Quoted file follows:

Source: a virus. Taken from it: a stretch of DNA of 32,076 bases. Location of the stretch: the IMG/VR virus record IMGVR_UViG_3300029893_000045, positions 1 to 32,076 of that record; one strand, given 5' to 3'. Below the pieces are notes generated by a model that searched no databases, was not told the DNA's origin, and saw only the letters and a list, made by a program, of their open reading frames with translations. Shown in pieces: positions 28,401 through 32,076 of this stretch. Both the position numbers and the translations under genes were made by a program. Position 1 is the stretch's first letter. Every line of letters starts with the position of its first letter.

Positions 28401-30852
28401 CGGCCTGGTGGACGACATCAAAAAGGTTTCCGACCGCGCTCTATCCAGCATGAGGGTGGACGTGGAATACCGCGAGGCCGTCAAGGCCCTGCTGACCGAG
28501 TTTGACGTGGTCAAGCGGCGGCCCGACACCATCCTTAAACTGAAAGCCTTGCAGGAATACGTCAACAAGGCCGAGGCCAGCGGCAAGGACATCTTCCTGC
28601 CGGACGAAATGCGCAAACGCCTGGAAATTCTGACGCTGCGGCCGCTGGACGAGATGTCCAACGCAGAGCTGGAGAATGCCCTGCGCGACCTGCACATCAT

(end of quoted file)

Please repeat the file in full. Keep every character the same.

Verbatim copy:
Source: a virus. Taken from it: a stretch of DNA of 32,076 bases. Location of the stretch: the IMG/VR virus record IMGVR_UViG_3300029893_000045, positions 1 to 32,076 of that record; one strand, given 5' to 3'. Below the pieces are notes generated by a model that searched no databases, was not told the DNA's origin, and saw only the letters and a list, made by a program, of their open reading frames with translations. Shown in pieces: positions 28,401 through 32,076 of this stretch. Both the position numbers and the translations under genes were made by a program. Position 1 is the stretch's first letter. Every line of letters starts with the position of its first letter.

Positions 28401-30852
28401 CGGCCTGGTGGACGACATCAAAAAGGTTTCCGACCGCGCTCTATCCAGCATGAGGGTGGACGTGGAATACCGCGAGGCCGTCAAGGCCCTGCTGACCGAG
28501 TTTGACGTGGTCAAGCGGCGGCCCGACACCATCCTTAAACTGAAAGCCTTGCAGGAATACGTCAACAAGGCCGAGGCCAGCGGCAAGGACATCTTCCTGC
28601 CGGACGAAATGCGCAAACGCCTGGAAATTCTGACGCTGCGGCCGCTGGACGAGATGTCCAACGCAGAGCTGGAGAATGCCCTGCGCGACCTGCACATCAT